February 17th - 20th, 2016

After spending four wonderful days in Vanuatu, I flew on a Fiji Air flight from Port Vila to Nadi. I arrived there at around 8:00 pm, when it was already dark, so I didn't see anything flying in. I took a taxi for the 20 minute drive to Denarau Island, where I stayed at the beautiful Sofitel Fiji Resort.

About Fiji:
Fiji is an independent country located in the South Pacific. It is an archipelago of more than 330 islands of largely volcanic origin, of which 110 are permanently inhabited. The two largest islands, Viti Levu and Vanua Levu, account for 87% of the population. The two main cities, Suva, the capital, and Nadi, the centre for tourism, are both on Viti Levu.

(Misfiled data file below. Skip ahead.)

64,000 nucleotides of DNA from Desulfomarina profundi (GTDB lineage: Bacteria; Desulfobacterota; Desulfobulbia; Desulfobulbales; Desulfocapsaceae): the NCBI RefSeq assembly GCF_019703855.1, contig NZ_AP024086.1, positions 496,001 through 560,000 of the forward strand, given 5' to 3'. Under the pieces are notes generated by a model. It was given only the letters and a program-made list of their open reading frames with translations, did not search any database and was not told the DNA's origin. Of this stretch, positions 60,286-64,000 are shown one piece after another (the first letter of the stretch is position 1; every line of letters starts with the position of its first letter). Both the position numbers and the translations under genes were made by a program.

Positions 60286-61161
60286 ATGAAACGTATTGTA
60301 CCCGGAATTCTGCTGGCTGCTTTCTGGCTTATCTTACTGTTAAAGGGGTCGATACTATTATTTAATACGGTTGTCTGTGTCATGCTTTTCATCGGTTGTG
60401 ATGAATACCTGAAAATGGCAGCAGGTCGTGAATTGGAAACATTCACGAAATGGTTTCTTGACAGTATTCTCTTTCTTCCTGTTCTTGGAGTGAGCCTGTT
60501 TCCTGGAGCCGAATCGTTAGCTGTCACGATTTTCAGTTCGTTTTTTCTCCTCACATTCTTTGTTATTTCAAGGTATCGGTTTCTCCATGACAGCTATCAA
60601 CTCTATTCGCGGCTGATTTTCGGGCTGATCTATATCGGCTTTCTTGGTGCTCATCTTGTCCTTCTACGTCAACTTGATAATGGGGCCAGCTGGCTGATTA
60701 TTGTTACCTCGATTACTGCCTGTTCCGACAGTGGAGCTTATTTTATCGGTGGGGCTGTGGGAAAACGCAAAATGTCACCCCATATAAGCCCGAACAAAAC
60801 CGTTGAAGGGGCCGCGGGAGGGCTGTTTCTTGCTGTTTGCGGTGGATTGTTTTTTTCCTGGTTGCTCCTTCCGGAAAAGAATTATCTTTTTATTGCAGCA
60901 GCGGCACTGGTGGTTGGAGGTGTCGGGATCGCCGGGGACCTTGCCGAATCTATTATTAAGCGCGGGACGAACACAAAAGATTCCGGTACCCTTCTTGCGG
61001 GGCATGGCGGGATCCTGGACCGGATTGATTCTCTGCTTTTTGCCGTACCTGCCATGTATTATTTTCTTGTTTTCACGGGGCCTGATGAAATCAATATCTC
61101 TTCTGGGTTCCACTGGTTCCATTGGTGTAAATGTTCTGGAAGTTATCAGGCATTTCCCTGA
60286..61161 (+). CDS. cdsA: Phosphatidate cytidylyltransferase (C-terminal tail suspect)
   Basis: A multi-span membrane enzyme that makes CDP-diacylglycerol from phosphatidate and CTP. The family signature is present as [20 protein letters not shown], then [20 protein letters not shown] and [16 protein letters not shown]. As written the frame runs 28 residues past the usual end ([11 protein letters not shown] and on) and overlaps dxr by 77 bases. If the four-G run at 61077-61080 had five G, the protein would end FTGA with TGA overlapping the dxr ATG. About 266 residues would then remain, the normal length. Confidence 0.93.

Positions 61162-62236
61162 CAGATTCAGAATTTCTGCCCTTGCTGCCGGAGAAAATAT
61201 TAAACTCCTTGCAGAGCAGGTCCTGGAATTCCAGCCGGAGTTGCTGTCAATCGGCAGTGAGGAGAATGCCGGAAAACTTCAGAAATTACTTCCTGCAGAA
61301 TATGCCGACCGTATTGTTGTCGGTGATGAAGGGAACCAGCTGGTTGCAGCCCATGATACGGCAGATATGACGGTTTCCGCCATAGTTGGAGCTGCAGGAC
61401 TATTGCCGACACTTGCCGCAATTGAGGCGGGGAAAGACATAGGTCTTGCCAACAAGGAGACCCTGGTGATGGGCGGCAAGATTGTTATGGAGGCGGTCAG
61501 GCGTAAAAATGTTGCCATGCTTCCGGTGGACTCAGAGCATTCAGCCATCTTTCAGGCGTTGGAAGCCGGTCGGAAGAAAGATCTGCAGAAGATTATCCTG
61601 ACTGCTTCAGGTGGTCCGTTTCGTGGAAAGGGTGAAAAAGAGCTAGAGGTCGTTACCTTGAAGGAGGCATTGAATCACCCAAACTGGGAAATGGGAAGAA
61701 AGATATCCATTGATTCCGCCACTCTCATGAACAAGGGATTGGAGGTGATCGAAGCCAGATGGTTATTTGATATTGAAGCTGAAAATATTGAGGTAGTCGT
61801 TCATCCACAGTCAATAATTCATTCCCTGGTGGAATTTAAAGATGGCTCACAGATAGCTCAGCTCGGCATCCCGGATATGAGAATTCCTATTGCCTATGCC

The first humans probably arrived in Fiji around 4,000 to 5,000 years ago. Fiji lies on the border of the Melanesian and Polynesian cultures, and has strong influences from both. The first Europeans reached Fiji in the 17th century. But other than a few shipwrecked sailors, who managed to live among the locals, Fiji was largely avoided by European sailors for the next two centuries, since it was known for the ferocity of it cannibalism lifestyle. Cannibalism, human sacrifice and constant warfare were rampant throughout the islands. One famous chief was said to have consumed over 800 people. And apparently "Eat me" was the normal greeting for a commoner to a chief.